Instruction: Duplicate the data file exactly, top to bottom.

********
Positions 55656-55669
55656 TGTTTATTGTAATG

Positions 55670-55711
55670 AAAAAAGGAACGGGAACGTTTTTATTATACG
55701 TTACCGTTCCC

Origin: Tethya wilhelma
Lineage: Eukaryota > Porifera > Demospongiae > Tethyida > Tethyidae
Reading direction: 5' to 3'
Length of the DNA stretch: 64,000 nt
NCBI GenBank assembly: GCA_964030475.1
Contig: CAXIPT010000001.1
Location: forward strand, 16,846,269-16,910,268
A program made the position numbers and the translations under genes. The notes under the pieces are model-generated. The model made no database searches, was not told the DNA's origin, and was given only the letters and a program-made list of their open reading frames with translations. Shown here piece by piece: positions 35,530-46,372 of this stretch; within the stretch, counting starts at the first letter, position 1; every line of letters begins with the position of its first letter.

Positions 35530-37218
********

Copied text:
Positions 55656-55669
55656 TGTTTATTGTAATG

Positions 55670-55711
55670 AAAAAAGGAACGGGAACGTTTTTATTATACG
55701 TTACCGTTCCC

Origin: Tethya wilhelma
Lineage: Eukaryota > Porifera > Demospongiae > Tethyida > Tethyidae
Reading direction: 5' to 3'
Length of the DNA stretch: 64,000 nt
NCBI GenBank assembly: GCA_964030475.1
Contig: CAXIPT010000001.1
Location: forward strand, 16,846,269-16,910,268
A program made the position numbers and the translations under genes. The notes under the pieces are model-generated. The model made no database searches, was not told the DNA's origin, and was given only the letters and a program-made list of their open reading frames with translations. Shown here piece by piece: positions 35,530-46,372 of this stretch; within the stretch, counting starts at the first letter, position 1; every line of letters begins with the position of its first letter.

Positions 35530-37218